Herb Simon, Nobel laureate in economics, coined the term ‘satisficing,’ which often emerges as part of a strategy to address a wicked problem. Seeking a response that is “good enough” for the intermediate future is a key to leverage over a wicked problem. By nature, a wicked problem defies neat closure. For the 2019GC, satisficing a response that shoots the immediate threat without pretending to bring closure on the menu of woes facing the church is crucial to forward movement. In that spirit, consider the following recommendations:
- Be clear and repetitive on the limitations of 2019GC. Tamp down the unrealistic expectations many are placing on what it can achieve. Remember, ‘hope is not a plan,’ even for Christians and wishful thinking lends itself to no metrics to measure progress.
- Confront denial, what Harvard Business School professor Richard Tedlow refers to as “protective stupidity.” Here is where things get dicey. The Council of Bishops has recommended the One Church plan, a.k.a. the Local Option. No prior General Conference has come close to affirming same gender marriage or open-practicing homosexual and lesbian or bisexual clergy. Whatever spiritual cost-benefit analysis the COB undertook essentially concluded that the minor disruption the Local Option plan would bring to the Western Jurisdiction and elsewhere was worth the major disruption in other large slabs of the Midwest, South and in the global church. As a woman is never ‘slightly’ pregnant nor a husband ‘frequently’ faithful, so in the seamless garment of ecclesial identity, adoption of the One Church Option answers the question, “Does the United Methodist denomination do same gender weddings and ordain active LGBTQIAA clergy” with a “Yes.” Contextual disclaimers will not off-set the ‘Yes.’ Along with factors such as justice, inclusion, and human rights used to affirm the One Church Option, add the dynamic of denial. The COB believes United Methodist Church can do what mainline Presbyterians, Episcopalians, Lutherans and the UCC have done but without the massive hemorrhage of churches, money and members those churches are facing. This approach reflects the power of denial.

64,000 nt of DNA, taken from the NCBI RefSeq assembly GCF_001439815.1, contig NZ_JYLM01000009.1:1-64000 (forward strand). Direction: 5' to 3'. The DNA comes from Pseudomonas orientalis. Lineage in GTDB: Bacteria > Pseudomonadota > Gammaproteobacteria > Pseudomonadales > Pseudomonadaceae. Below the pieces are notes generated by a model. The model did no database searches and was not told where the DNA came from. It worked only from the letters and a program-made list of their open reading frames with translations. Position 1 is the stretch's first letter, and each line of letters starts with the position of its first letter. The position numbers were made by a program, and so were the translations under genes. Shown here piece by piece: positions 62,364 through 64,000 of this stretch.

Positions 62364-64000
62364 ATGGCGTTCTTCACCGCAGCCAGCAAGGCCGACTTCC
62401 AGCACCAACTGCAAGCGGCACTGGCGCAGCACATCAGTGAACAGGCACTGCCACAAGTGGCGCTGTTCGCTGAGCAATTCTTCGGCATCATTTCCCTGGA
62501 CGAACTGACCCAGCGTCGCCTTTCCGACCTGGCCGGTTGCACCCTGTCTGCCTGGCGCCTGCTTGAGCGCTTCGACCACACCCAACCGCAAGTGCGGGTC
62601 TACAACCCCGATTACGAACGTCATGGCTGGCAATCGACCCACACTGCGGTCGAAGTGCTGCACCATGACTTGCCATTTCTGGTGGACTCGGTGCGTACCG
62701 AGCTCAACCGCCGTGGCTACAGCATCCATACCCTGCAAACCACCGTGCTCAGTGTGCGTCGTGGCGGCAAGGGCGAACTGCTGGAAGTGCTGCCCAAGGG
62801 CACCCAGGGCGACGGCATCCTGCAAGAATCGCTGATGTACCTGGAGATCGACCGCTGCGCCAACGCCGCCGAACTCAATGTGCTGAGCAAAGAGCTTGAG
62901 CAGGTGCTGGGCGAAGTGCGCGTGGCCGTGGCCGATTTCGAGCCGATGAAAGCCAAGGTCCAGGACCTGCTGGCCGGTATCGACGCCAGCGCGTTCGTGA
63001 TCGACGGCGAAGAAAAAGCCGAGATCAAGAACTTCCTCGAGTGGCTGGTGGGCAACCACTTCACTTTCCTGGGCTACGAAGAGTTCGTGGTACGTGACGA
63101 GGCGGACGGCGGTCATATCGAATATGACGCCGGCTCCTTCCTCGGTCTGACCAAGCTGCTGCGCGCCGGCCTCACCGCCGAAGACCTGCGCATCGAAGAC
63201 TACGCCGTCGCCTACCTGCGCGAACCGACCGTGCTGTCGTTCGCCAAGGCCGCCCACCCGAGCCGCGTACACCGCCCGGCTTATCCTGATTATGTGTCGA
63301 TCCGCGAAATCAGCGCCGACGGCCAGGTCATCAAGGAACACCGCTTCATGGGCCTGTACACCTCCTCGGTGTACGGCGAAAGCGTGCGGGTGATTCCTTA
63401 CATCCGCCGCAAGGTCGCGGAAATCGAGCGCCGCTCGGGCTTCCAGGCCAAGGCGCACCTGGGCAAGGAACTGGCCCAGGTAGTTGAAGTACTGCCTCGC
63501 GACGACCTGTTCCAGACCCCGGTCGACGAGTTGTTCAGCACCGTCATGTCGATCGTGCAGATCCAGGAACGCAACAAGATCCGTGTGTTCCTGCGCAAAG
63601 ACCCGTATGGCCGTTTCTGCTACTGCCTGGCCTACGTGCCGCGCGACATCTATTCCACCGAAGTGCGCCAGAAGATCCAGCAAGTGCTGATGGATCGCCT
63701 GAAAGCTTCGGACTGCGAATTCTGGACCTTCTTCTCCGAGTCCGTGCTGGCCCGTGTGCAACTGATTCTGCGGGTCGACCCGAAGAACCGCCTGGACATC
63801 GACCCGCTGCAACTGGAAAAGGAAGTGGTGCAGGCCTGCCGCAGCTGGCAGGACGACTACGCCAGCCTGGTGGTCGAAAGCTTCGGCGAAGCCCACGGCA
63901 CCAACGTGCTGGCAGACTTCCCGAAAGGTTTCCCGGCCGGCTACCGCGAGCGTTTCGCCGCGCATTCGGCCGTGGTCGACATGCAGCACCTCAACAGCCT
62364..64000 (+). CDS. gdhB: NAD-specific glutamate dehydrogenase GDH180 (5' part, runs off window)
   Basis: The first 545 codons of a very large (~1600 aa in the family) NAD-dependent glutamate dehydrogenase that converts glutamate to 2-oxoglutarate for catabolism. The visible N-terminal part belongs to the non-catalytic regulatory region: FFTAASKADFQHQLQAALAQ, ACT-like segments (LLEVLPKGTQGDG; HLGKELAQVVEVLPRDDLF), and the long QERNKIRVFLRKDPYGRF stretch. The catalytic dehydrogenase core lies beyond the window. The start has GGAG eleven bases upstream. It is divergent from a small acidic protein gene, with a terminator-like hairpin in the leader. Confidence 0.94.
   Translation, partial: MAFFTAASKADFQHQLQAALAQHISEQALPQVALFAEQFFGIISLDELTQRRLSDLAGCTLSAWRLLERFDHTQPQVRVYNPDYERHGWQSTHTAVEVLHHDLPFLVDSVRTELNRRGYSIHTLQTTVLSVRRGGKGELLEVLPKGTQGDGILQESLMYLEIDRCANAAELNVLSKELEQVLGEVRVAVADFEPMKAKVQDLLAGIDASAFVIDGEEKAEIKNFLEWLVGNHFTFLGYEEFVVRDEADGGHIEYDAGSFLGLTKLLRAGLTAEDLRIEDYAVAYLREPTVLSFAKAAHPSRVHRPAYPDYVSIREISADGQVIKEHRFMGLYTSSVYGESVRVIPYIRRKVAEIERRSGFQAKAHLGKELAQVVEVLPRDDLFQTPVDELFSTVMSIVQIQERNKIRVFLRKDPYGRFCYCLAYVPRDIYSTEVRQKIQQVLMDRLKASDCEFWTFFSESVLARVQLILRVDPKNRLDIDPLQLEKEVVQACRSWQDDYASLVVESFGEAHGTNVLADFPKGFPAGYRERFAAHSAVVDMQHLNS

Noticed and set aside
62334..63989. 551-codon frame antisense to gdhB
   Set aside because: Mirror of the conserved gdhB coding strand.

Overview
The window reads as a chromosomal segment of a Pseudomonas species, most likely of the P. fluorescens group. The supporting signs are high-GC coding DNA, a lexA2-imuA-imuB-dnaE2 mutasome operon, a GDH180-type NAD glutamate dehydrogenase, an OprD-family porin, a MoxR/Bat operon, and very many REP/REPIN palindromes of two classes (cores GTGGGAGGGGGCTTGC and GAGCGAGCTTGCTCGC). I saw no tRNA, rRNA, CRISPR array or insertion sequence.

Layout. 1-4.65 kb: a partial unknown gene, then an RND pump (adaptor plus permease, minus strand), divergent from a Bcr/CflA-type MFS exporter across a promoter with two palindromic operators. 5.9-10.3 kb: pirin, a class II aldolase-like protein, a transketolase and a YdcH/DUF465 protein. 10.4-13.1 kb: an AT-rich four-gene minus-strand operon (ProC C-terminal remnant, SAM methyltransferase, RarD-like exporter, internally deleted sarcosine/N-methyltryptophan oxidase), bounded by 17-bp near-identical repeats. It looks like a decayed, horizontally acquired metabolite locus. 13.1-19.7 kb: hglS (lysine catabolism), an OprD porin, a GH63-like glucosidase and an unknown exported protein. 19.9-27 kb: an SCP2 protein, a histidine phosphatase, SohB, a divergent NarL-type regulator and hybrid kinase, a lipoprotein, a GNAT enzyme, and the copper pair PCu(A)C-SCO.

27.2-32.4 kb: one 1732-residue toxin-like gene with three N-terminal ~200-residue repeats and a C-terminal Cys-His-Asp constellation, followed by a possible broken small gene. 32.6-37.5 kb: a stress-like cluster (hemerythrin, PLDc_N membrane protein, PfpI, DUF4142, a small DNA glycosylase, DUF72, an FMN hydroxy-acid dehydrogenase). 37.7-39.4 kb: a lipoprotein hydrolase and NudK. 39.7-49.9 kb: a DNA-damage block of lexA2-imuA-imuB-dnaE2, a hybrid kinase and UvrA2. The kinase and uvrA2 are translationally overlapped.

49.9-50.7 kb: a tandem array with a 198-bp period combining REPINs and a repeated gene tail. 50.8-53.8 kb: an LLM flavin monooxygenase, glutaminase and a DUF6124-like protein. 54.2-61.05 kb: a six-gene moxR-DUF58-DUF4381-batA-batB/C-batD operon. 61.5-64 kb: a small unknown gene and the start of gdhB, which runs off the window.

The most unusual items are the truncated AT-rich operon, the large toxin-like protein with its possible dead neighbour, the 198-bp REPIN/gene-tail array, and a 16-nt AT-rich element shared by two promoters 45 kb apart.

- Transform competition into collaboration. A center-left and a center-right expression of United Methodism bodes well for a satisficing future. If the 2019GC sustains previous convictions and reaffirms and strengthens existing teaching on sexuality, let it be with a clear and constructive parallel track for those whose conscience and faith do not permit willing obedience. If the GC alters church teaching on sexuality, let it be with a similar track for those whose conscience and faith do not permit willing obedience to the change in teaching. Whichever group prevails in votes retains the denominational name if desired. The alternative expression adopts a new name reflective of the theological and social identity of this new Wesleyan movement.
The concept surrounding this approach is not schism, a destructive split gushing with venom and revenge, as in the Episcopal hierarchy that decreed that churches departing for other Anglican expressions could neither take their property (trust clause) nor purchase it at any price (vindictiveness to some and justice to others). Ongoing litigation reaching 45M dollars continues. That is schism.
The concept at work is mitosis, the creative and necessary cell division that is vital to sustaining life in any body, including the Body of Christ. Roman Catholic and Eastern Orthodox faith have nurtured religious orders to affirm mitosis while maintaining outer unity. The Protestant Reformation brought mitosis to the larger body insofar as the Catholic Church was concerned. Who would argue that the Salvation Army or the Free Methodist-Wesleyan-Church of the Nazarene expressions of Wesleyanism were destructive schisms, though each did include heat with light in their formation? While the racism implicit in the need to found the AME, AMEZ and CME churches deserves no praise, the Holy Spirit has worked in power in that mitosis to reach for Christ many the old Methodist Episcopal Church could not, or refused, to reach.
A center-left and center-right birth of ecclesial twins, formed with grace rather than vindictiveness, would be a profound witness to a secular world that expects a theological slugfest to decide the future. Financial resources would flow to ministry rather than to legal fees. The core self-identity of American Methodism for structure and core doctrine would remain the shared DNA of the two expressions. Terms such as, “The wrong side of history” or “deniers of scriptural authority” would be parked in a back alley. The legitimacy of General Conference as a reflection of the global church and the Holy Spirit would be affirmed in its decision, as would the vision that establishes and blesses a parallel track for those whose conscience does not permit obedience to church teaching. Recall the mitosis would be not for those who disagree with whatever the 2019GC decides, but for those who know their faith requires them to disobey that decision.
In this scenario, the 2020 regular General Conference could be given to clarifying a true way forward in the systematic re-formation of the existing UM church and in the creation of a vibrant progressive (or traditional) Wesleyan expression. If the One Church option prevails, traditional-evangelical members would have the choice of identifying with a wide variety of existing Wesleyan cousins, all of whom share evangelical baseline convictions. If the Traditional option prevails, center-left members who feel they cannot be complicit in membership in an exclusionary church would have no existing Wesleyan denomination for affiliation but would bring major resources to the table in the creation of a renewed alternative to the war-weary status quo.